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Individual behaviour in the cash/shadow economy in Australia: Facts, empirical findings and some mysteries

Friedrich Schneider (), Valerie Braithwaite () and Monika Reinhart ()
Additional contact information
Valerie Braithwaite: Research School of Social Science, ANU, Canberra, ACT 0200 Australia.
Monika Reinhart: Centre for Tax System Integrity, ANU, Canberra, ACT 0200 Australia.

No 2001-07, Economics working papers from Department of Economics, Johannes Kepler University Linz, Austria

Abstract: This paper first gives an explanation of the behaviour which motivates individuals to engage in the shadow economy. It will be shown that people who fear being caught by tax authorities will be less likely to work in the shadow economy and those who earn more money in the official economy will also work less in the shadow economy. The result of a logistic regression shows that if others are seen to be engaged in the shadow economy then this increases subsequent demand for such activities. It was found that on average, a shadow economy worker earned AUS$2135.31 during the year 2000, and households spent AUS$2,293.00 for these services. Using micro-data to calculate an overall aggregate figure for the estimated size of the shadow economy in Australia during the year 2000, it was found that between 4.81% and 8.8% of the gross national income (GNI) was earned in the cash economy.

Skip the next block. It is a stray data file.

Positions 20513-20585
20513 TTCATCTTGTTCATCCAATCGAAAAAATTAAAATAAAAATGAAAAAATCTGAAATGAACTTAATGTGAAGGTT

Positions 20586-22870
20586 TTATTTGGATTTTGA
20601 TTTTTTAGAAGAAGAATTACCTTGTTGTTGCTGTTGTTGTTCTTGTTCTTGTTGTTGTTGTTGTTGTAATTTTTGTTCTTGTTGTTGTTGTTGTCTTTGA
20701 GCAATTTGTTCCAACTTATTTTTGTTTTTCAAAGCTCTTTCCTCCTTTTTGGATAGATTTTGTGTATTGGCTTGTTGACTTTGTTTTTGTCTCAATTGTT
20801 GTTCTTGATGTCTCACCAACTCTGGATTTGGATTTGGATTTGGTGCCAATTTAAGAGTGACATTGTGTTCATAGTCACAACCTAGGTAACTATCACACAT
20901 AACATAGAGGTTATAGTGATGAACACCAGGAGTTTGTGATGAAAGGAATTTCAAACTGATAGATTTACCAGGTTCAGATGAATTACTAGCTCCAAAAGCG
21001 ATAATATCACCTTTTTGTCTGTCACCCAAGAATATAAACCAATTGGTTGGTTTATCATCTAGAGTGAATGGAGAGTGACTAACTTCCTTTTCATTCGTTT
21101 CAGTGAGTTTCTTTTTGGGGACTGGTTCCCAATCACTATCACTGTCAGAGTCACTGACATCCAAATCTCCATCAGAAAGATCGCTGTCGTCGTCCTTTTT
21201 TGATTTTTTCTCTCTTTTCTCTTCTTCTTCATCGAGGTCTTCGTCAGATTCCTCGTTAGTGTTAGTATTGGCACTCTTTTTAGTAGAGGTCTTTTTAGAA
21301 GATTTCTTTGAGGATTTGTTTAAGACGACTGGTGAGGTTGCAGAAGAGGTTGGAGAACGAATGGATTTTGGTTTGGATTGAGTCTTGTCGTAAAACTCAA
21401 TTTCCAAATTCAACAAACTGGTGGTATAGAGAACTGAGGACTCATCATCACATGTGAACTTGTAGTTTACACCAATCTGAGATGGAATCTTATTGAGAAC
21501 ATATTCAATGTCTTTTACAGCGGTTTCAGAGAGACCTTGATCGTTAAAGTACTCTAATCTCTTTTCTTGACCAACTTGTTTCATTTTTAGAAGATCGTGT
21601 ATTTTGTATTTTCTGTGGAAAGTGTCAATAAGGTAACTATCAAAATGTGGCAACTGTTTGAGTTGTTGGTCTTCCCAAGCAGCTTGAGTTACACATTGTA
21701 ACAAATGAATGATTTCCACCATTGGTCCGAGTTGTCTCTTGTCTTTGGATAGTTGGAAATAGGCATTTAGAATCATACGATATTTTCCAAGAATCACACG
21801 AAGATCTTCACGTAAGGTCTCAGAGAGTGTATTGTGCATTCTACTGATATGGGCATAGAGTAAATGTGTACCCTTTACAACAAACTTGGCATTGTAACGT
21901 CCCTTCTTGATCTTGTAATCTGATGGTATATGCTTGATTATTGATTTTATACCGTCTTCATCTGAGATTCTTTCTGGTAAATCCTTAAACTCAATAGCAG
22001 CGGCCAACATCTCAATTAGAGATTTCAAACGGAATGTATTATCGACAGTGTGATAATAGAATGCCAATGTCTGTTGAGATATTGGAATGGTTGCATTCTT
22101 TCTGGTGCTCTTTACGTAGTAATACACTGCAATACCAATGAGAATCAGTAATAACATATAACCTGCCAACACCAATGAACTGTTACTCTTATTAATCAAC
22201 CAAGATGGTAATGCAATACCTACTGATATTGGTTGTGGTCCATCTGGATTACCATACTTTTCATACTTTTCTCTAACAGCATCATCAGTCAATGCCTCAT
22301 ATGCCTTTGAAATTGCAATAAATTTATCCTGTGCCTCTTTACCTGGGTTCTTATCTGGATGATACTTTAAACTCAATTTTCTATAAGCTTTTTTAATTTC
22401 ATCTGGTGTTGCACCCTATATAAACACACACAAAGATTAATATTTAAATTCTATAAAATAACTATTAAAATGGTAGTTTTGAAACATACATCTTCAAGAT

JEL-codes: C23 C25 D12 (search for similar items in EconPapers)
Date: 2001-03
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